22/06/2015 - 06:32

Opportunities in rural towns

22/06/2015 - 06:32

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Businesses in country towns have to work that little bit harder to achieve commercial success.

GROWTH: Cropping is the major income earner for the Wheatbelt. Photo: iStockphoto

Businesses in country towns have to work that little bit harder to achieve commercial success.

You don’t have to be that old to remember the days when Western Australia’s farmers were among the state’s wealthiest businesspeople, with more than the occasional Rolls Royce found on our country roads and many light aircraft landing on private air fields.

Much has changed since those times peaked in the 1970s, before the wool price collapsed and ended its century-long domination of Australia’s rural sector.

As a result, much of the nation’s heartland has been destocked, not just of animals but also of people.

The labour intensity of raising sheep for wool production has shifted to more capital-intensive cultivation of grains, as the world has demanded cheap food ahead of expensive clothing. Giant harvesters that run, almost, on autopilot have replaced shearing teams and other farm workers.

Few places have adopted this change with as much gusto as WA, where grain was a major part of the production mix before the wool crisis.

Over more than 150 years, WA’s farmers have overcome some of the toughest broadacre conditions on the globe to become specialists in the dry land production of grains. It isn’t called the Wheatbelt for nothing, although these days canola, barley and other crops offer some variety to the state’s cockies, if not the eye the of visitor passing through.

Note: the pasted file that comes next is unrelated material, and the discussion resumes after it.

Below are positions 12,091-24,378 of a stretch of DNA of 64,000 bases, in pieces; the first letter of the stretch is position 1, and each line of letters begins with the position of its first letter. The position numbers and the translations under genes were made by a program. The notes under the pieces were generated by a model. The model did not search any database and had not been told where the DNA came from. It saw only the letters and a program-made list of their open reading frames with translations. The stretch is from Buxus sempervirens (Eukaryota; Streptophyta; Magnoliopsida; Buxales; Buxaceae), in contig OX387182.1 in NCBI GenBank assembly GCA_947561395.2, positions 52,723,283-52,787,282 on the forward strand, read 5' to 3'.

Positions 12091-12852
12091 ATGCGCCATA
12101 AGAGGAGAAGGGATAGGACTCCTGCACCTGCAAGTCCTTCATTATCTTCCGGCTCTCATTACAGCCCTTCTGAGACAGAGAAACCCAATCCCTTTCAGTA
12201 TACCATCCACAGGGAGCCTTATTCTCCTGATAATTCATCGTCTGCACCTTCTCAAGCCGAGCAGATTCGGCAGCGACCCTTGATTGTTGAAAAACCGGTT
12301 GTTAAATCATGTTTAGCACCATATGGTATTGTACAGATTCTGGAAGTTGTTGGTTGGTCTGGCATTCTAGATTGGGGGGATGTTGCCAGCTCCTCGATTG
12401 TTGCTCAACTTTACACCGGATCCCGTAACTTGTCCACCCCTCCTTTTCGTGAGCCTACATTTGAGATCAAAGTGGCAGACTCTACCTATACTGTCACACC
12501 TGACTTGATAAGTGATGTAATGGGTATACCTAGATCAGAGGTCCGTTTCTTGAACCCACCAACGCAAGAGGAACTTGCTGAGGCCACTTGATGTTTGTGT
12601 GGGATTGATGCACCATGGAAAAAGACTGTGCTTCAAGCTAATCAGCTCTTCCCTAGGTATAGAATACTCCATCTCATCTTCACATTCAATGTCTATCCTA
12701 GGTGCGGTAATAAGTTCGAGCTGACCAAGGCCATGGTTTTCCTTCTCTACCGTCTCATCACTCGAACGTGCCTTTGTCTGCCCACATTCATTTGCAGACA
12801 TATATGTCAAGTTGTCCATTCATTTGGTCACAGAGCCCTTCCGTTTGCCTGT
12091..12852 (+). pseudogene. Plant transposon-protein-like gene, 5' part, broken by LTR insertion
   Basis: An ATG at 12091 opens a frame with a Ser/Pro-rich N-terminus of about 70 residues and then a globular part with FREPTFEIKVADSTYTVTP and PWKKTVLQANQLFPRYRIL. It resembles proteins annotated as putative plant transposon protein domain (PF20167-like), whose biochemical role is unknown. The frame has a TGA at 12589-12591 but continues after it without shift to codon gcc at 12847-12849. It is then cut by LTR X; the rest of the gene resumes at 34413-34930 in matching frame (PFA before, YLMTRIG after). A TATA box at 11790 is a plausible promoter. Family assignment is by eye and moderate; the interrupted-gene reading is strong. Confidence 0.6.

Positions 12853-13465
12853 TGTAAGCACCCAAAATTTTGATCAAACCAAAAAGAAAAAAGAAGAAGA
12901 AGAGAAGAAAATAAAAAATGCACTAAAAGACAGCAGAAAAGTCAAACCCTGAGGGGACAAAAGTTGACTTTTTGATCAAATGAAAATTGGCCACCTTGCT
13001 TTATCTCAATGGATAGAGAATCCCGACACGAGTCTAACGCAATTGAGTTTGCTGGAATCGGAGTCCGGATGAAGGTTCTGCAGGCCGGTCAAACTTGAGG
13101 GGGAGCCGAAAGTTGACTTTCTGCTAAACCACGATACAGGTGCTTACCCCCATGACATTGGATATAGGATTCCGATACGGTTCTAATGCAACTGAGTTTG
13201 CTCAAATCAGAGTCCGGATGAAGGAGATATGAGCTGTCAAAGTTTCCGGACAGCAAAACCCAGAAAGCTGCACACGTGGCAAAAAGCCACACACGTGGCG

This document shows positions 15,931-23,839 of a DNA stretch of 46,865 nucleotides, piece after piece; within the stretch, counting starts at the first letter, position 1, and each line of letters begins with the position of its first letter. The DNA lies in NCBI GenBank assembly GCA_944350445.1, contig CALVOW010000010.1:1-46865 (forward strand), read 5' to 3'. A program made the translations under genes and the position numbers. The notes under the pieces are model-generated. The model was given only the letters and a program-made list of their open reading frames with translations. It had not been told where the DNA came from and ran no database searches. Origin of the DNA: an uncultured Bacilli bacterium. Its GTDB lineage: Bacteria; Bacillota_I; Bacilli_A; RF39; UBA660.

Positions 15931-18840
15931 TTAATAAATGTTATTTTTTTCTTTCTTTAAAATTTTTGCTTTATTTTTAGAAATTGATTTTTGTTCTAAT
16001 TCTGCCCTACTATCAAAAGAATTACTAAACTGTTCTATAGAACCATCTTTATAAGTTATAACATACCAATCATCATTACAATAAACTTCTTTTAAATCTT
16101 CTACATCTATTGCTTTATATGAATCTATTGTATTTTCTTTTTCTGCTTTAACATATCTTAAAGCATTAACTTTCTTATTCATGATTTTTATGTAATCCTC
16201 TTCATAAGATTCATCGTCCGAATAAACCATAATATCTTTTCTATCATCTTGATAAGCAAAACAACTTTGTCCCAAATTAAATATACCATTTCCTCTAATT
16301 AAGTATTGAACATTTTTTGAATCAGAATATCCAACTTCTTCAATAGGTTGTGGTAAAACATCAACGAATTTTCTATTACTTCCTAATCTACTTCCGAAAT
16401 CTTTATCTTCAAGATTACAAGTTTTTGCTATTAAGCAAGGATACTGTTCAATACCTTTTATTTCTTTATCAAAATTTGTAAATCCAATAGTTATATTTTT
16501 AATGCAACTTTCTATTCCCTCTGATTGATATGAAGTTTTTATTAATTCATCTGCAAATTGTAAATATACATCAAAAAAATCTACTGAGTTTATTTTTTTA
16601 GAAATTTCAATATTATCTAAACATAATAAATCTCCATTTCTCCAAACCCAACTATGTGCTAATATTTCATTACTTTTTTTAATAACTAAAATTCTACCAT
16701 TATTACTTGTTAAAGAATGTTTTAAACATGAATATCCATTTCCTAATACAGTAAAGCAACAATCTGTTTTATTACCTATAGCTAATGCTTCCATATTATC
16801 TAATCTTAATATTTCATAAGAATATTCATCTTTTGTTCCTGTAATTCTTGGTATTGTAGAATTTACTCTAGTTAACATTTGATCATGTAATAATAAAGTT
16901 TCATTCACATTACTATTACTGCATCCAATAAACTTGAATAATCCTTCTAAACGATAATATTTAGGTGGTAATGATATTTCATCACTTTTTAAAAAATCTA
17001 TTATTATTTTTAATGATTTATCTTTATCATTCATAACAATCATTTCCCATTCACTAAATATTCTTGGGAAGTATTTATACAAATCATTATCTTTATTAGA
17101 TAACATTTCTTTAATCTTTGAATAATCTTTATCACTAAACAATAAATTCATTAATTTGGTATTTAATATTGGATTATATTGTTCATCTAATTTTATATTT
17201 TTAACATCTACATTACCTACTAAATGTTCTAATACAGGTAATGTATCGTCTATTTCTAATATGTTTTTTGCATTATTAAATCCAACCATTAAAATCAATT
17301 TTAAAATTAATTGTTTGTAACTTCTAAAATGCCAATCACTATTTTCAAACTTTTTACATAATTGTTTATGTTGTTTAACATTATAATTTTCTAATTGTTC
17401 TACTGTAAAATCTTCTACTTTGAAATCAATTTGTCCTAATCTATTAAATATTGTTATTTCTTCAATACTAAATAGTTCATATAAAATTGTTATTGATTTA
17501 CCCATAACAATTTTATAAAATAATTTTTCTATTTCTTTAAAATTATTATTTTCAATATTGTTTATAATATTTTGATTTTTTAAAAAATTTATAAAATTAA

But if WA’s rural areas were already sparsely populated, the past few decades of technological change have made it even more so.

Many towns have struggled to field a football team, let alone keep a general store open.

Nevertheless, commodities are a cyclical business and rural WA might just be at the start of an upward swing if the so-called ‘dining boom’ fills the void created by the mining bust.

That means a lot of opportunity for businesses that service this strategically important sector, which generates a significant base level of export income.

Business News journalist Mark Beyer and photographer Attila Csaszar recently toured the region with the Wheatbelt Business Network to learn more about some of the commercial successes that are often overlooked by the urban-based community.

It was a delight to hear of some of the ways that towns have sought to make their own luck, and how businesses have learned to thrive in otherwise daunting conditions.

They will also have been given hope by the growing weight of big money that is being attracted to the farming sector.

Perhaps 2015 is the year, more than ever, when the state will appreciate the benefits of a flourishing agribusiness sector.

Of course, rural WA is more than just farms, but agriculture is the big business of the area and, even in the relatively stable climate of WA, it comes with seasonal risk that would challenge the nerves of management in many other business sectors.

Let’s hope our farmers get the rains they need this season.


STANDING BY BUSINESS. TRUSTED BY BUSINESS.

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